The Behold's music player can be launched from the TouchWiz interface. When we played 311's "Feels So Good," the music was clear and the volume was loud enough, but it lacked bass. While we appreciated the included earbuds, the plastic tips were uncomfortable during long periods of use.
Telenav GPS software is preinstalled on the Behold, and you can use it for voice-guided turn-by-turn directions and for local search. We were able to lock onto a satellite signal in under a minute and route a path to our house from a nearby train station in two minutes. The GPS guided us there accurately on foot. The touchscreen made interacting with Telenav easy, but you can also search for directions or points of interest using your voice.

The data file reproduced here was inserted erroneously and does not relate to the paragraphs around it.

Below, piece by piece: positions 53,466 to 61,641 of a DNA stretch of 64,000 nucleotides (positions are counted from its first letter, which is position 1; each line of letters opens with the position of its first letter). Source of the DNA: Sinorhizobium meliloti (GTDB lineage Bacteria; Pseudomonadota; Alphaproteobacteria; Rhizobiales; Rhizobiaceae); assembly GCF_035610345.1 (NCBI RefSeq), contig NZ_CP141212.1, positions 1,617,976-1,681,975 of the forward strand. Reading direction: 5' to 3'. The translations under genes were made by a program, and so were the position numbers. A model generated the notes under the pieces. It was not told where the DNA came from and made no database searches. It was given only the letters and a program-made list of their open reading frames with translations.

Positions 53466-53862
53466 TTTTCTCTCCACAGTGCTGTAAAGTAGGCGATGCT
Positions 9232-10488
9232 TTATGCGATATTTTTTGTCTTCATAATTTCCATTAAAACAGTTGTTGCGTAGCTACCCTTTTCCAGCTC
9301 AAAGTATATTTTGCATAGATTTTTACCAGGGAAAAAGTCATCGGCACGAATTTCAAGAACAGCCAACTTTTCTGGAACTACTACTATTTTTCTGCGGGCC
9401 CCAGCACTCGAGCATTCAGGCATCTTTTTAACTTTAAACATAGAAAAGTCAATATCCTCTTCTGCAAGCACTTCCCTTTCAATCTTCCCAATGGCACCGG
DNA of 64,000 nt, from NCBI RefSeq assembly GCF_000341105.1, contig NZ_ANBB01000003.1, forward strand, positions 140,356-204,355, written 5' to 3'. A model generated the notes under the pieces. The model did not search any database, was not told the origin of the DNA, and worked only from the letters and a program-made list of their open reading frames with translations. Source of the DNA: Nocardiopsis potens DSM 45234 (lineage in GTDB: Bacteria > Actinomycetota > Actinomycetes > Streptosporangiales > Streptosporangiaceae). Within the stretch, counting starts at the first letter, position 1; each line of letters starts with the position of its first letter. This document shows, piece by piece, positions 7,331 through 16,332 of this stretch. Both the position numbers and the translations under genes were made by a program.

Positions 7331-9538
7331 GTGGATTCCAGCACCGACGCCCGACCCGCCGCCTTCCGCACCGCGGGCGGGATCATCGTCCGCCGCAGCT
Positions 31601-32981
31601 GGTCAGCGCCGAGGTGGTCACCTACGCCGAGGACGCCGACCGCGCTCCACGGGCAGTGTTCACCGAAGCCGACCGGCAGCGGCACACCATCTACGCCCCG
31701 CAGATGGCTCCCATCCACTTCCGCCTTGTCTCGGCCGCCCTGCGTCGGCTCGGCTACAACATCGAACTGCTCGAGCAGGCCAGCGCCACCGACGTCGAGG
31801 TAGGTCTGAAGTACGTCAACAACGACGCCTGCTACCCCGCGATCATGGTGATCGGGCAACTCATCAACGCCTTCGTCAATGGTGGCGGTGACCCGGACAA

Call Quality and Battery Life
A caller on a landline sounded excellent to us, but they said we were tinny and loud. They also reported too much background noise. When we left a voicemail from outside on the street to our office landline, we could hear our own voice echoing; when we played the message back, background noise was overbearing and sounded like we were standing in a windstorm. We never experienced a dropped word or call, though.
Over a 24-hour period that included a night of idling, we snapped pictures, browsed the Web, and listened to music before running down the Behold's battery. You'll be okay on a weekend trip without the charger if you're using it to take pictures occasionally, but if you're a heavy multimedia user then you'll want to bring the charger along.
As long as you don't need a smart phone, you can't go wrong with the Samsung Behold. At $149, it takes great pictures and it has a fun (albeit sluggish) touch user interface. The Motorola Motozine ZN5 ($99.99) is more affordable, but the Behold's camera performed better and it takes advantage of T-Mobile's 3G network. To us, this phone is worth the extra $50.